Do we need people or shelter more to survive?
As humans, we need basic necessities to survive. According to Maslow’s hierarchy of needs, the most basic of needs everyone needs to survive are the biological and physiological needs i.e. air, food, drink, shelter, warmth, sex and sleep. Without these, one’s chance of survival is gravely limited; a fact most people would agree to.
Maslow again placed the need for love and belongingness third on the pyramid. This includes the need for friendship, intimacy, trust and acceptance, receiving and giving affection and love as well as affiliation to a group be it family, friends or colleagues. This follows the need for safety.
In theory, it makes perfect sense. But in reality, is it that clear cut? Let’s put aside the literal meaning of survival; and rather consider what it takes to have a meaningful life. Is it the physical space in which you occupy what fulfils you or the people in your life that adds some sort of purpose to your life?
People die of hunger or after being exposed to harsh cold weather due to homelessness. This isn’t news which is unfortunate but it is what it is. But being in isolation cannot by itself cause someone to die; other factors must be in play for that to pan out. But psychologically and emotionally, is it advisable for anyone to stay lonely for a long period of time?
Note that being alone doesn’t necessarily mean feeling lonely. One can be in the midst of family, friends and colleagues and still feel lonely. It’s not about the presence of other people that eliminates the sense of loneliness; the absence of feeling belonged to anyone or anything is what accounts for it.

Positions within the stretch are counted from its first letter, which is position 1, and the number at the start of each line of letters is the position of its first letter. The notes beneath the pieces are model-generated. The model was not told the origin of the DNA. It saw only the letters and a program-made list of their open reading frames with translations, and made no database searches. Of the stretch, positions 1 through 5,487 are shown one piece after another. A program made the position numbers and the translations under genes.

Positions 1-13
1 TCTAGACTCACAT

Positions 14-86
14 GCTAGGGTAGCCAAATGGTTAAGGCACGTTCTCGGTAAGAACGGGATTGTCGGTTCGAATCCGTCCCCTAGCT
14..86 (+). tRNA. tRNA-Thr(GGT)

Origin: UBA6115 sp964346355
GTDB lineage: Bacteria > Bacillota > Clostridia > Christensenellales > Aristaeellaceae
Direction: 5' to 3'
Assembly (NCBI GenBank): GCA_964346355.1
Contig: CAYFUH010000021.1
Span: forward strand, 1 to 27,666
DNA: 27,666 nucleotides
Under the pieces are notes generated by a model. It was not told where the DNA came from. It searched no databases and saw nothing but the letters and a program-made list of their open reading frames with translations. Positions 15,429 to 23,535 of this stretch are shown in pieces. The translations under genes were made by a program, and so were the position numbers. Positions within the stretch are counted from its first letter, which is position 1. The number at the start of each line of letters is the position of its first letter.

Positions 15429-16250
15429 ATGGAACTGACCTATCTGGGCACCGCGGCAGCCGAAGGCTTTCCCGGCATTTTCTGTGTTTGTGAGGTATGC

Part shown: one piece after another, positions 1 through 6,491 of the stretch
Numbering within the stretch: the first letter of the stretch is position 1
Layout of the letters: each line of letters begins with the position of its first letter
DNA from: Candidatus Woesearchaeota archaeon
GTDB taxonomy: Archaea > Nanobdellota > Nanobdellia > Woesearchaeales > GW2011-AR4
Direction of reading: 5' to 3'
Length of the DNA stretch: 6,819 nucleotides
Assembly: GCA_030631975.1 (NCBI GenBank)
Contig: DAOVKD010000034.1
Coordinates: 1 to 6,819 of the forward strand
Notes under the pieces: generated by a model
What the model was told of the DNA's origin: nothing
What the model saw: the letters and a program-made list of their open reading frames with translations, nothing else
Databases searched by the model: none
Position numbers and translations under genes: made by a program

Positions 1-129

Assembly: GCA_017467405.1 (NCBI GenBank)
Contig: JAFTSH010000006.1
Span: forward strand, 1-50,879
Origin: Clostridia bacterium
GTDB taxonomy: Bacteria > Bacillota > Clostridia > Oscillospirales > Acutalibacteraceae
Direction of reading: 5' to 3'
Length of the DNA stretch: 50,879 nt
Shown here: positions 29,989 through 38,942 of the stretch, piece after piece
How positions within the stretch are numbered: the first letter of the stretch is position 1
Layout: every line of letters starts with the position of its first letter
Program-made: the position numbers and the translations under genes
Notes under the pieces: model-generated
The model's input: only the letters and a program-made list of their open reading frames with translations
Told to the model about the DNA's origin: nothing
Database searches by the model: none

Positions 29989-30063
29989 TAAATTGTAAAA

Having a roof over your head keeps you safe physically; having people you can hang out with, confide in and seek support from is what keeps you sane psychologically and emotionally. Ever wonder why prisoners fear being in solitary confinement? Because loneliness is a dangerous emotion which can be overwhelming and delude you into doing something harmful.
Spending a year homeless is awful; spending the same amount of time lonely is miserable. If you have caring people in your life, they can offer you a place to crash until you are able to figure yourself out. If you have the plushest residence in town and yet have no one to interact with, you are bound to feel empty and sad at one point in time. Some things can’t be bought but they make all the difference.
We do need both people and shelter to survive. But can one be homeless and not lonely? Definitely. You can find yourself another homeless person to lament on your crisis to each other. On the other hand, is loneliness survivable? It is, but at what cost?
I’d rather spend a year homeless than lonely. We were not created to be islands but communities.
What about you? How would you rather spend a year and why? Kindly share your thoughts and thanks for reading.
© Josephine Amoako 2018